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Evidence of benefits from the Australian Competition and Consumer Commission’s arbitration determinations.

During 2019-20, the Tribunal handed down its determination of access charges in relation to the previously declared shipping channel service at the Port of Newcastle. This determination was brought about following PNO and Glencore Pty Ltd (Glencore) both seeking review of an ACCC arbitration determination made in relation to this service during the previous financial year. The Tribunal determination had the effect of significantly increasing the access charge payable by Glencore to PNO for the declared service above both previously determined by the ACCC and by PNO prior to the arbitration of the service. Specifically:

  • In November 2016, the ACCC commenced arbitration of an access dispute between Glencore and PNO in relation to the declared service
  • The ACCC made a Final Determination on 18 September 2018, resulting in access charges of $0.61 per gross tonne for a Navigation Service Charge (a 20 per cent decrease on the price set by PNO of $0.76 per gross tonne)[1]
  • On 8 October and 9 October 2018 respectively, both PNO and Glencore applied to the Tribunal for a review of the ACCC Final Determination (which, according to s 44ZP(3), is a re-arbitration of the access dispute)[2]
  • On 30 October 2019, the Tribunal handed down its decision regarding its review of the ACCC’s arbitration in the Glencore-PNO dispute.[3] Significantly, the Tribunal determined that the Navigation Service charge payable by Glencore to PNO from 1 January 2018 should be increased to $1.01 per gross tonne (an increase of 65 per cent above the price determined by the ACCC).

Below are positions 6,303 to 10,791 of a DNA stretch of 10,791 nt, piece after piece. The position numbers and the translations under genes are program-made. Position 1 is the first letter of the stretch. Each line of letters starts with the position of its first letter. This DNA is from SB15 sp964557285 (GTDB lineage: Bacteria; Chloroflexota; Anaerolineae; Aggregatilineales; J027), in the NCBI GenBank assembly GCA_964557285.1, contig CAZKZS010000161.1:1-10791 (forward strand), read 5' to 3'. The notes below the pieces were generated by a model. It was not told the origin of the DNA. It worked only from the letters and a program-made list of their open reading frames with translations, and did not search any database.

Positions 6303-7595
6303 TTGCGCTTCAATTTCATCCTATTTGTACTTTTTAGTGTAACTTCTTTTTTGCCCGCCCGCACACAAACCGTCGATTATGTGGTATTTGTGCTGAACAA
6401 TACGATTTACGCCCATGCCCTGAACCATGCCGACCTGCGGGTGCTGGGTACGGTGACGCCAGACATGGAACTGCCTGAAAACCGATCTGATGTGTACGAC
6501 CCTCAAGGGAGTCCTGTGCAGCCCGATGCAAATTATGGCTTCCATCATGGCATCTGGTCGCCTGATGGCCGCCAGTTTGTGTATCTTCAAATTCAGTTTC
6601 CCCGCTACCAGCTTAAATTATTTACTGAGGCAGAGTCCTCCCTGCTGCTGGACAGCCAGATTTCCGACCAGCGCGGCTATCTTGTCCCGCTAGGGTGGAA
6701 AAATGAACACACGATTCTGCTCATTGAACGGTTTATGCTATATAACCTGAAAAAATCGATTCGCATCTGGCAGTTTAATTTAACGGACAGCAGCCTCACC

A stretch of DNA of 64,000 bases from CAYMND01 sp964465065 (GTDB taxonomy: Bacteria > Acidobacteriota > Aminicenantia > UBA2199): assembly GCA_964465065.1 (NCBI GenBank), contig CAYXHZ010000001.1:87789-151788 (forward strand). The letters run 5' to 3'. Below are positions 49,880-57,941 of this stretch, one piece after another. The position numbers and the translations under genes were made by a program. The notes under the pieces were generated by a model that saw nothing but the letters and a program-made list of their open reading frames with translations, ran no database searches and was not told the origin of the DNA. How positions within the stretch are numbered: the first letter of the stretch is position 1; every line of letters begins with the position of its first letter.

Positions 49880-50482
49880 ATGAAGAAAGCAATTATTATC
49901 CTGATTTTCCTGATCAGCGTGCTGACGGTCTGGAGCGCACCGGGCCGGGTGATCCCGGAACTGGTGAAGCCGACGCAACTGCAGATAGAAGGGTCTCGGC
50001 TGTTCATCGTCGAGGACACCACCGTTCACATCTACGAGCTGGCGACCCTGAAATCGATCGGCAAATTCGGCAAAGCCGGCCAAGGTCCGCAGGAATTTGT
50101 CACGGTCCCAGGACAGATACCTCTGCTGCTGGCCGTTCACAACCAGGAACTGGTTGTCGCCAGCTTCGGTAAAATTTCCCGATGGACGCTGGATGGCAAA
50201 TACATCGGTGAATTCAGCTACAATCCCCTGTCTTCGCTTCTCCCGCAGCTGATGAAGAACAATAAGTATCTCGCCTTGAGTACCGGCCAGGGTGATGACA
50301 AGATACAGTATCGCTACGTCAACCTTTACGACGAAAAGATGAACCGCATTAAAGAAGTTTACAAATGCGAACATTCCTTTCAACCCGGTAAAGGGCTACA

On 28 November 2019, the ACCC applied to the Federal Court for a review of the Tribunal’s decision. As of 30 June 2020, the review was still ongoing.

In the context of ongoing appeals of arbitration decisions for the previously declared service, it is difficult to reach firm conclusions at this point regarding evidence of the benefits from the ACCC’s arbitration determination in this matter. Clearly, however, the resolution of arbitral decisions under Part IIIA of the CCA can be a time-consuming process if parties avail themselves of their appeal rights in relation to arbitration determinations. Until all final appeal rights have been exhausted, there will continue to be some degree of regulatory uncertainty with respect to the determination of prices via arbitration under Part IIIA of the CCA.

The Council will monitor the outcome of the ACCC’s review of the Tribunal’s determination of the access dispute between PNO and Glencore, and report on these issues in its next Annual Report.

[1] The ACCC also determined an access charge for a Wharfage service of $0.07 per revenue tonne.

[2] Australian Competition Tribunal File Nos. ACT 2 of 2018 (Application by Port of Newcastle Operations Pty Ltd) and ACT 3 of 2018 (Application by Glencore Coal Asset Australia Pty Ltd).

[3] Australian Competition Tribunal - Application by Port of Newcastle Operations Pty Ltd [2019] ACompT 1. See Tribunal decision at this link.